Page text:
When Kris Marshall decided that he could live off the back of My Family Season 1-4 box sets and ‘Love, Actually’ DVD sales, he decided to leave the show, ‘forcing’ his character (Eldest son Nick, who had less brain cells than the average America’s Next Top Model viewer) to “tour the world” (or something stupid like that) leaving the viewer only able to assume that Nick ended up working behind a bar in southern Australia. He worked there approximately a fortnight before dying in a bar fight, a brawl of which the first 20 minutes or so he believed was the native’s ritual for starting a barbeque.

Then the even-dumber-than-Dermot-O’Leary-is-talented, Abi. Abi left the show behind the doors of a nunnery, despite any foregoing interest in spirituality of any description nor the protests of hopeless onlookers. Her departure was sad since her ongoing relationship with desperate sap Roger was the one saving comedic grace of the show for a while. However, when My Family’s answer to the Vicar of Dibley’s Alice Tinker left the final nail in the coffin had been struck.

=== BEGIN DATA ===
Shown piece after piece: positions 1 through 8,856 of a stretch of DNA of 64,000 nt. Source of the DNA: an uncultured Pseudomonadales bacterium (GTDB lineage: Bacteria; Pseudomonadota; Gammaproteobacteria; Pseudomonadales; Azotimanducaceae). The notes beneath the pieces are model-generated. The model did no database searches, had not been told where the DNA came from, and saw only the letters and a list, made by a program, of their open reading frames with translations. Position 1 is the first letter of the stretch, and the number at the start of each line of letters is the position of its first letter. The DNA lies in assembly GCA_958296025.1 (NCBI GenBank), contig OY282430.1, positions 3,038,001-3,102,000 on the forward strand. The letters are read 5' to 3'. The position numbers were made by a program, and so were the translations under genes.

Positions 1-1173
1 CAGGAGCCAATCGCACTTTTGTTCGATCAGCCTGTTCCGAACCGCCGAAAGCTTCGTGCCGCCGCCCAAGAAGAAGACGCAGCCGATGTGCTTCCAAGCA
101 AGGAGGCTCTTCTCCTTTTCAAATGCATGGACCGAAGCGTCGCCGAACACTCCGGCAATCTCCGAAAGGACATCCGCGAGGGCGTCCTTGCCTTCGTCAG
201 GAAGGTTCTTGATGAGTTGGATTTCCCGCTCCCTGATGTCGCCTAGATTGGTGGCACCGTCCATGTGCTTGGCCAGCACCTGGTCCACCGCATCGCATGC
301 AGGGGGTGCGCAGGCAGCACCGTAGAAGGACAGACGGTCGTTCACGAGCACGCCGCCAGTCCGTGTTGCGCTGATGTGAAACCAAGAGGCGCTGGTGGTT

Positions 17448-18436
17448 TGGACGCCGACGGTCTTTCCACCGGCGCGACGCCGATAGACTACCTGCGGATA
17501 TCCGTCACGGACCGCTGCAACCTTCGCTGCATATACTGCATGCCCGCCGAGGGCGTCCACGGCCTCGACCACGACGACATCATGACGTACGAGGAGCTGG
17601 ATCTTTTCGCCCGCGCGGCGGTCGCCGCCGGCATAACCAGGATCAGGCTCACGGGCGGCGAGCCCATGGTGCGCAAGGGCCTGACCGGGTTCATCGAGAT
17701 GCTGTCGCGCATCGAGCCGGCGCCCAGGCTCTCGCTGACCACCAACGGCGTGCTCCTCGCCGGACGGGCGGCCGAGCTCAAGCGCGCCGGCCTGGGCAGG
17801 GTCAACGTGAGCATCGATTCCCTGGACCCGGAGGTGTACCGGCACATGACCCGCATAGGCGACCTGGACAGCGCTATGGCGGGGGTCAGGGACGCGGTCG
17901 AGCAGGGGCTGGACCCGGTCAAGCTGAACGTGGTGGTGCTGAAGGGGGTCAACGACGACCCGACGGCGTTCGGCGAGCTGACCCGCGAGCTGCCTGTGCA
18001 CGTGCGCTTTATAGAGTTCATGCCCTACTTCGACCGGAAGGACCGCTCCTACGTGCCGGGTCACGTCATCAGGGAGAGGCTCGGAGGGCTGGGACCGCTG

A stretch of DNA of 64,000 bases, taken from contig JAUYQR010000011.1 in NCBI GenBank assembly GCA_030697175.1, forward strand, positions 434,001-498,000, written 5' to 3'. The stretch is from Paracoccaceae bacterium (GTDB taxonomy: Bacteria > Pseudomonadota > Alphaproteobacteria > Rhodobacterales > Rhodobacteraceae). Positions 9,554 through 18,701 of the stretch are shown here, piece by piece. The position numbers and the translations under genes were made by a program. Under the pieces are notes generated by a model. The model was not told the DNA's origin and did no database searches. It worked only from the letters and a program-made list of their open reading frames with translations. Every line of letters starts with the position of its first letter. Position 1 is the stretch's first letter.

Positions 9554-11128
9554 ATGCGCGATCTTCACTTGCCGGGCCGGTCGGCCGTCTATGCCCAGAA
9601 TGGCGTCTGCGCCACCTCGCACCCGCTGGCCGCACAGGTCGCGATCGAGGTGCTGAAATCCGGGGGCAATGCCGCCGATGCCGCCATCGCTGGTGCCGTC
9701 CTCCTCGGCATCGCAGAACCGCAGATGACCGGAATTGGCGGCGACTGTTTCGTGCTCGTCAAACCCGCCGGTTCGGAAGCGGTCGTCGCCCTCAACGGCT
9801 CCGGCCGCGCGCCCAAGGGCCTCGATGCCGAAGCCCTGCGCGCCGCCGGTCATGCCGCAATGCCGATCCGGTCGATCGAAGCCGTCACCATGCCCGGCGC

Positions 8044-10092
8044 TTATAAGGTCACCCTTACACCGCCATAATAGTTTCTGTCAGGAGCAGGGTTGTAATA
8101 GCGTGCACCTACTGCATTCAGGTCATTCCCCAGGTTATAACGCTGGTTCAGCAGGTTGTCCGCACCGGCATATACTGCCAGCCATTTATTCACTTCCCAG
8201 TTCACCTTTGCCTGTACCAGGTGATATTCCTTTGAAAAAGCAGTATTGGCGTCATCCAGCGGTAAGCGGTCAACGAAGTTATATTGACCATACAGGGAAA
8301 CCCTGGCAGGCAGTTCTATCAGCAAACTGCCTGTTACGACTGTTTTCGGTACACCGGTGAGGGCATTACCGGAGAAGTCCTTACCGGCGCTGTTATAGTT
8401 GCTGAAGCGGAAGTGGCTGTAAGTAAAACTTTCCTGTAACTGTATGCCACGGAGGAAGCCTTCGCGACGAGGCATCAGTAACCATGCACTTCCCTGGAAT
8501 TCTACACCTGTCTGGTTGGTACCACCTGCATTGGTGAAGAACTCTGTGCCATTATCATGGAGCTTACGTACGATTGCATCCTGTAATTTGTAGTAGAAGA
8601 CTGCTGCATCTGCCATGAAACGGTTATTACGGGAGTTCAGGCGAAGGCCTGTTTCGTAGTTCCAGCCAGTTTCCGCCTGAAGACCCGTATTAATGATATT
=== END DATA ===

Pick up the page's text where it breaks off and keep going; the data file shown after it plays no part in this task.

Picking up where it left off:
Nevertheless, I still feel some sort of loyalty to the show. When Series 10 premiered on British television, I was fully aware of the declined quality of the show all the while inwardly chuckling to Ben Harper’s misplaced, misjudged and probably misogynistic gestures. And something in me says no matter how many times they introduce and abandon random Welsh men, I’ll stick with the show. No matter how many times Roger wanders into shot as if he’s just stumbled onto the stage of a Broadway musical wearing nothing but a pair of underpants saying ‘Access Denied’ across the buttocks, I’ll stay with the show. No matter how many times Michael turns gay out of nowhere just to drum up storylines from an ever decreasing cast of Neanderthals…I’ll carry on with My Family.